30. 30. Threadneedle UK Fund Largest 10 holdings Largest 10 active overweights Sector exposure relative to FTSE All Share Portfolio Active Top 5 overweight and underweight Portfolio weight % weight % sub-sectors (%) weight % BP 4.2 Rexam 2.9 Support Services 7.7 GlaxoSmithKline 4.2 BT 2.3 General Industrials 4.0 Industrial Rio Tinto 3.9 Melrose 2.2 3.4 Engineering BG 3.9 Booker 2.0 Travel & Leisure 2.9 Royal Dutch Shell 3.6 Filtrona 1.8 Oil Services 2.8 AstraZeneca 3.3 Persimmon 1.7 Oil & Gas Producers -2.9 BT 3.2 Legal & General 1.6 Beverages -3.3 Rexam 3.0 AMEC 1.6 Banks -4.8 HSBC 3.0 EasyJet 1.6 Mobile Telecoms -5.1 Melrose 2.3 De La Rue 1.5 Mining -5.9Source: Threadneedle as at 31 July 2011 -6 -4 -2 0 2 4 6 8 30 30
  31. 31. Strong franchises Performance relative to FTSE All Share Index Education and consumer publishing business with 3-year performance brands such as the FT, Penguin, Prentice Hall, 180% Addison-Wesley 170% Strong brands and weak competitors lead to 160% pricing power 150% Rebased=100 Market-leading digital learning resources 140% Risk to US education spend limited thanks to 130% Federal bailout of US states 120% Very strong balance sheet (1x net D/EBITDA) post 110% the disposal of IDC (financial markets data) 100% Beneficiary of weak sterling (80% profits are US dollar denominated) 90% Aug 08 Feb 09 Aug 09 Feb 10 Aug 10 Feb 11 Aug 11 Conservative accounting Source: DataStream as at 30 August 2011, in local currency > 4% dividend yield 31
  32. 32. Quality cyclicals Performance relative to FTSE All Share Index 3-year performance 140% 130% Engineering, production support, maintenance for 120% the oil and gas industry and gas turbine servicing 110% for the power generation industry Rebased=100 100% Record of strong organic growth and high returns 90% on capital 80% Strong balance sheet 70% Cost initiatives protected margins in downturn 60% Recovery in engineering and gas turbine end 50% markets should drop through to profitability 40% Aug 08 Feb 09 Aug 09 Feb 10 Aug 10 Feb 11 Aug 11 Source: DataStream as at 30 August 2011, in local currency 32
  33. 33. Restructuring / recovery Performance relative to FTSE All Share Index 3-year performance Building material and lumber product distributor in 130% the US, UK and France 120% 2009 was a very tough year as end markets collapsed and the company needed to rebuild its 110% balance sheet with a rights issue 100% Rebased=100 With a rebuilt balance sheet, Wolseley is now a 90% turnaround story with a focus on improving margins and returns on capital. It is not a call on 80% US construction recovery 70% Management is undertaking action to refocus the 60% group on high return areas and to improve low 50% return areas for eventual sale Exiting the downturn Wolseley should demonstrate 40% Aug 08 Feb 09 Aug 09 Feb 10 Aug 10 Feb 11 Aug 11 high operational gearing and strong cash Source: DataStream as at 30 August 2011, in local currency generation 33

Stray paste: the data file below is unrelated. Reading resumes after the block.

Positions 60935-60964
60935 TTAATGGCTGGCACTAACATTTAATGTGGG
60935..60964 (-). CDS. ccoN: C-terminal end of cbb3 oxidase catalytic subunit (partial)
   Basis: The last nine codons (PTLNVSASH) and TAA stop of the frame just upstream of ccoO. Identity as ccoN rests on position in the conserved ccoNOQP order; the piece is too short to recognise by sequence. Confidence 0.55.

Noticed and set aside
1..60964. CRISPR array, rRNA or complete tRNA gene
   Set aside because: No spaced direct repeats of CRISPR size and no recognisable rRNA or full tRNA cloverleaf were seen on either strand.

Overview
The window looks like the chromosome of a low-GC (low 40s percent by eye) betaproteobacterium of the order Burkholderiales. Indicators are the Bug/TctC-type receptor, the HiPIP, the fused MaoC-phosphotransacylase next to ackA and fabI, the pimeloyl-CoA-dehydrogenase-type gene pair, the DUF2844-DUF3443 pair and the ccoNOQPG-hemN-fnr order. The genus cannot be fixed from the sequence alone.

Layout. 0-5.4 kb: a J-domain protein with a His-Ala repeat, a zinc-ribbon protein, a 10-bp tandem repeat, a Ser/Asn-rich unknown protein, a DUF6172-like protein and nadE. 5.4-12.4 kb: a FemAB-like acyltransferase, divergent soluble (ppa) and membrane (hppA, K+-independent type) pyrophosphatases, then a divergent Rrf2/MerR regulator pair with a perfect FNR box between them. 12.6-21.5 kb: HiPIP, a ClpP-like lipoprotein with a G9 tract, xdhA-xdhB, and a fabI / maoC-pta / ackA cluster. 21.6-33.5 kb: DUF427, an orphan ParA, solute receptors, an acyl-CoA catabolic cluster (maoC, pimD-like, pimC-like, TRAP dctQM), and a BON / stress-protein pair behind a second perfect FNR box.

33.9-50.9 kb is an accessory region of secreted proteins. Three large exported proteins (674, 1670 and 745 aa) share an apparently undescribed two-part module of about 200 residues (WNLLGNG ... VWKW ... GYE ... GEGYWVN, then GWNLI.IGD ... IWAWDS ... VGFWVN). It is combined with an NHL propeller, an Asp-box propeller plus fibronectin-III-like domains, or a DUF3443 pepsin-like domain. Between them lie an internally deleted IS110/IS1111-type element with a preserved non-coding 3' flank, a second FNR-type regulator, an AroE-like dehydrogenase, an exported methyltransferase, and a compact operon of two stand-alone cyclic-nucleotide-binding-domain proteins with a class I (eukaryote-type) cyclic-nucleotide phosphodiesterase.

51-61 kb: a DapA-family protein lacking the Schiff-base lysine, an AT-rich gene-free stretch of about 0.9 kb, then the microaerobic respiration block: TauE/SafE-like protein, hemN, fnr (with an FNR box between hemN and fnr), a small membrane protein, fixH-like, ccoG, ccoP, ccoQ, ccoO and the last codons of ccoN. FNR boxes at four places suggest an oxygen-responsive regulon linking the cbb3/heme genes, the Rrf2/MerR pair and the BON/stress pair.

34. 34. Contrarian views Performance relative to FTSE All Share Index One of the UK’s leading house builders, 3-year performance headquartered in York 180% Unloved sector with low valuations (0.7x book value vs. a 20-year average of 1.3x) 160% Book value conservative (due to land 140% provisions passed) Rebased=100 Best management team in the sector 120% Business aggressively restructured during 100% the downturn Margins currently at 8% (vs. mid 20% at the peak 80% and 1% at the trough) – could go back to mid teens thanks to mix and using cheap land from 60% their land bank Aug 08 Feb 09 Aug 09 Feb 10 Aug 10 Feb 11 Aug 11 Source: DataStream as at 30 August 2011, in local currency Expecting shares to remain volatile on the back of macroeconomic newsflow 34
  35. 35. Recovery and growth Absolute performance and relative strength UK biggest wholesale distributor, serving corner shops, 3-year performance caterers, pubs etc. 300% Excellent management led by Charles Wilson 280% 2007 reverse takeover of Blueheath. Gained AIM listing. 260% Highly incentivised management, with >20% share 240% ownership 220% Rebased=100 Extra store refurbishment successfully rolled out. Additional 200% growth coming from internet portal, direct contracts (e.g. 180% NHS) and the expansion of the premier retail branded 160% corner shops 140% Current infrastructure could handle 50% more volume 120% Icelandic stock overhang removed. Moved to FTSE full list 100% in Autumn 2009 80% Margins continue to benefit from changes to sales mix 60% away from tobacco and towards catering Aug 08 Feb 09 Aug 09 Feb 10 Aug 10 Feb 11 Aug 11 Strong balance sheet (net cash after £360m of debt in Source: DataStream as at 30 August 2011, in local currency 2005). Started to do acquisitions to strengthen position India opportunity 35